The Souris River peaked late Saturday nearly two feet lower than the National Weather Service had predicted, but not before flooding more than 4,000 homes in Minot, N.D.
Earlier this week, authorities evacuated nearly 11,000 people in neighborhoods closest to the river.
Heavy spring rain and snowmelt caused the river, which flows down from Canada into the Peace Garden State, to overflow its banks and pour over the tops of the levees.
North Dakota Gov. Jack Dalrymple -- encouraged by the lower-than-expected crest -- visited with the less than 300 evacuees at Minot State University's Dome and at the city auditorium.
"It looks to me like, barring any rainfall...the plan looks like it's holding up very well," Dalrymple said, noting that while many residents had been evacuated, relatively few were housed in shelters.
IN PICTURES: View pictures of the devastion from the flooding in Minot, N.D. Photos taken by Kyle W. Martin, special to CBN News.
"It just seems like people are so well grounded here, like, friends and family," the governor said. "They're used to asking people to support each other and they find places to go," he said.
Denise Moses is one of the evacuees living in at a local shelter with a few hundred strangers.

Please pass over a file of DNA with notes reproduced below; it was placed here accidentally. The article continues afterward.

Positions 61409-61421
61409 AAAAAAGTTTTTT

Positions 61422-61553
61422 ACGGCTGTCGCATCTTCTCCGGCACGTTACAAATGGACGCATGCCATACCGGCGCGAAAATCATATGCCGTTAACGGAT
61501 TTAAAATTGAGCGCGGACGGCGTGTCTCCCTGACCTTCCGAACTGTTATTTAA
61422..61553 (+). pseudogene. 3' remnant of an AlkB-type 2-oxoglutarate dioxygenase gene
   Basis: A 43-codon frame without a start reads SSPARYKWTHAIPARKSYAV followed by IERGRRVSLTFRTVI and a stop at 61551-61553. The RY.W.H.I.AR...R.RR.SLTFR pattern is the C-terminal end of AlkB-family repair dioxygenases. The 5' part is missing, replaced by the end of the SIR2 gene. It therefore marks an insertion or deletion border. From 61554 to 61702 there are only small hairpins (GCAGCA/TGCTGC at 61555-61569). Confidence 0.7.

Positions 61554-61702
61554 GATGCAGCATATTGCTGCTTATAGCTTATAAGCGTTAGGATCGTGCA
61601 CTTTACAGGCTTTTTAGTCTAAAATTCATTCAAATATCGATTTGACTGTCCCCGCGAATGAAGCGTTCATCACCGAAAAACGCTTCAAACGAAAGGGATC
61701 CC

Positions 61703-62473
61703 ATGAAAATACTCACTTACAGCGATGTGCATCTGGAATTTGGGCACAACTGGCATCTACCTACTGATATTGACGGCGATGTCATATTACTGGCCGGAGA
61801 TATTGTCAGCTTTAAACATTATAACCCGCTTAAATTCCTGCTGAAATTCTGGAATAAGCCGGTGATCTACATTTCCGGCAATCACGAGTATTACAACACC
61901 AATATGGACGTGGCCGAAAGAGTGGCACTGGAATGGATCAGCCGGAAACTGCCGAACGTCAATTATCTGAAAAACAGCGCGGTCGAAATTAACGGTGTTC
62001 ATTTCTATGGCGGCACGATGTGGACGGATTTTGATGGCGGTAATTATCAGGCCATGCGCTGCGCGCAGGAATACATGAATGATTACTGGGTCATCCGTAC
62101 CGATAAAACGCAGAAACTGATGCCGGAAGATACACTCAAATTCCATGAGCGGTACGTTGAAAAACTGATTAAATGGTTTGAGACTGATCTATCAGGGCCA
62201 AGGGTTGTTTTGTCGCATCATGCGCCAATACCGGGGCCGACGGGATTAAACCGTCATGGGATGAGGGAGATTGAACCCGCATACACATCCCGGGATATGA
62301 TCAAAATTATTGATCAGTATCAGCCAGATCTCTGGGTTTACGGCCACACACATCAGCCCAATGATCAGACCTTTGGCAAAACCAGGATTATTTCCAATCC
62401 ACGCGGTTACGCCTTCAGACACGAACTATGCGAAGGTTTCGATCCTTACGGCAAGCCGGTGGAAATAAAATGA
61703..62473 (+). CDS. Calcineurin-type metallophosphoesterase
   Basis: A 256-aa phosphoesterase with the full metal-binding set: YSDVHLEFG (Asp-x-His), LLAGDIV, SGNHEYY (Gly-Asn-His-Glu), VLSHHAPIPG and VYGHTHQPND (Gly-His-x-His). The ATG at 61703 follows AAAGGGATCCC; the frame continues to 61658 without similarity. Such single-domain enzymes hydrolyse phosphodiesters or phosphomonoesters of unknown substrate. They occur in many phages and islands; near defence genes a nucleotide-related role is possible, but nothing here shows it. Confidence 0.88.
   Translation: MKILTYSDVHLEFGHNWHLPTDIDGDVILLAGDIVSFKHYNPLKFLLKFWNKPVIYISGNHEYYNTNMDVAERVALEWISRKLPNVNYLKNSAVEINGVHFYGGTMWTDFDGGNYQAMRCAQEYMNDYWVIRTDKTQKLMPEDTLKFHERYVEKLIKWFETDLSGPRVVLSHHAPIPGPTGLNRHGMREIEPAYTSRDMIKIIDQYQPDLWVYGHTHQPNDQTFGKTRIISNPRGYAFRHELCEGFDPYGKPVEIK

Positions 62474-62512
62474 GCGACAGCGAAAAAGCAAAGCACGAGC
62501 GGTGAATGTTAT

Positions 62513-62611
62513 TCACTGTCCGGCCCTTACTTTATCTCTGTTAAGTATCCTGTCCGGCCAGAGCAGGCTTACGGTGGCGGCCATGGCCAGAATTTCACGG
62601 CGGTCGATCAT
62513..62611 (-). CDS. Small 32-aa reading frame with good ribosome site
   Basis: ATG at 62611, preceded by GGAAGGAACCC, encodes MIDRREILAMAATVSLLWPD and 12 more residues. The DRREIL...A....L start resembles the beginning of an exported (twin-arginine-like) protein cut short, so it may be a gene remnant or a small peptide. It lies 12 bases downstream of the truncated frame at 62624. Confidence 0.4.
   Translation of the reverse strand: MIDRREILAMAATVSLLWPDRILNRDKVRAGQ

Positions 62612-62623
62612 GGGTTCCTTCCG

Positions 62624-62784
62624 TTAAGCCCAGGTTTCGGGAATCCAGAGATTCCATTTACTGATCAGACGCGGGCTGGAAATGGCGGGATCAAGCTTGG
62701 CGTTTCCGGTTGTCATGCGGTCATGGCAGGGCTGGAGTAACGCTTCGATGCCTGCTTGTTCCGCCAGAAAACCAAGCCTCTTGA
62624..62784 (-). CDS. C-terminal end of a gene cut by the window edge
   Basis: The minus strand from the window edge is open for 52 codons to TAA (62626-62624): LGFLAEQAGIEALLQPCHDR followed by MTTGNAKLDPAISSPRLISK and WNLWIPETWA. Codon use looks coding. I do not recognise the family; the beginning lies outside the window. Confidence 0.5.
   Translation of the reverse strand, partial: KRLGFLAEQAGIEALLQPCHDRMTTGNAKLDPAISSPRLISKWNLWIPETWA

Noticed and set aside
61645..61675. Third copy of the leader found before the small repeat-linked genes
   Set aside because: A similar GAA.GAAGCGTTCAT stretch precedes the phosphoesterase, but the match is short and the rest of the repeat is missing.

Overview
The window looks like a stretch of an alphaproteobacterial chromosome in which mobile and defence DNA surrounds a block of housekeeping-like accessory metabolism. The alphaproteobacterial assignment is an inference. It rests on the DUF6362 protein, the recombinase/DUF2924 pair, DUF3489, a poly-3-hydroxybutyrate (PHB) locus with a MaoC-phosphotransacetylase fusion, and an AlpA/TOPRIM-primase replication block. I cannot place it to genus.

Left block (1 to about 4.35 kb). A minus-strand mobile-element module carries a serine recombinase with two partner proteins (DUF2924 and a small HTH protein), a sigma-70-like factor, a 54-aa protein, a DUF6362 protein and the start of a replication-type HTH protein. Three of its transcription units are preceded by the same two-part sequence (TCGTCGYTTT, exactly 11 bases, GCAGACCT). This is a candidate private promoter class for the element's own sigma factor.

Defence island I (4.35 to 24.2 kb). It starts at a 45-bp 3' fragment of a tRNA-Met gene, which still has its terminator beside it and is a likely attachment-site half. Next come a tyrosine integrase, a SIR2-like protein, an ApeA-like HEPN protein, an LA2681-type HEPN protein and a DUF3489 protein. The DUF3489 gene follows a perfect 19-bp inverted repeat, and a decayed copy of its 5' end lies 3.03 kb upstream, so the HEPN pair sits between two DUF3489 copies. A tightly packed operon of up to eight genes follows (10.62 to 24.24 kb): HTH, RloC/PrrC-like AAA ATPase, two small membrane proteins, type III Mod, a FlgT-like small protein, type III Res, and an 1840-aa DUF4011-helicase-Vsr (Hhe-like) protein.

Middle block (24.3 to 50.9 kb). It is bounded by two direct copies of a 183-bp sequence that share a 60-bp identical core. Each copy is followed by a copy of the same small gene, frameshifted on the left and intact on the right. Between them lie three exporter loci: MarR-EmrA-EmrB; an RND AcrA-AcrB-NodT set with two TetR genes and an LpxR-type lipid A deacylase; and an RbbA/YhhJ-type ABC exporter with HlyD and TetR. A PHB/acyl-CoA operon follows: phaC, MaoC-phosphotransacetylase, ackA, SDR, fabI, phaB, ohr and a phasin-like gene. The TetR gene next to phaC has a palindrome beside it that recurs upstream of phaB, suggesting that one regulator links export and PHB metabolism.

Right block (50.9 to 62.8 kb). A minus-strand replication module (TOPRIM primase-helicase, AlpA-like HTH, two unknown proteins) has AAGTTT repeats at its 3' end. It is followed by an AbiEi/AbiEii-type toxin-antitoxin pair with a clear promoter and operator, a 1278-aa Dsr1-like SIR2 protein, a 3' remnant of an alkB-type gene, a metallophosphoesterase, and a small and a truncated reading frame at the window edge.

"I'd like to be upset and just cry more, but its not going to help," she said.
Moses and her family have no place to go.
"I think this would be harder to do if we weren't all together. If we were spread apart it would be a lot harder," said April Moses.
Pastor Travis Hovde, with Eagles Wings Community Fellowship in Minot, N.D., talks more about what residents are going through and how the church is struggling to help.
The Souris is already above record levels set in 1969 and the situation is getting worse.
The National Weather Services is predicting the river will crest three feet higher than originally thought.
Water pours over the levees as streets are turning into flowing waterways and neighborhoods are being transformed into lakes.
The sand bags have proven to be no match for the rising water.
More than 500 North Dakota National Guard troops are on hand to try to provide some relief.
As the drama of Mother Nature unfolds, the residents in Minot know this flood will be long and devastating.
The river isn't expected to crest until Sunday.
"It could me worse," Denise Moses said. "It's just one step at a time."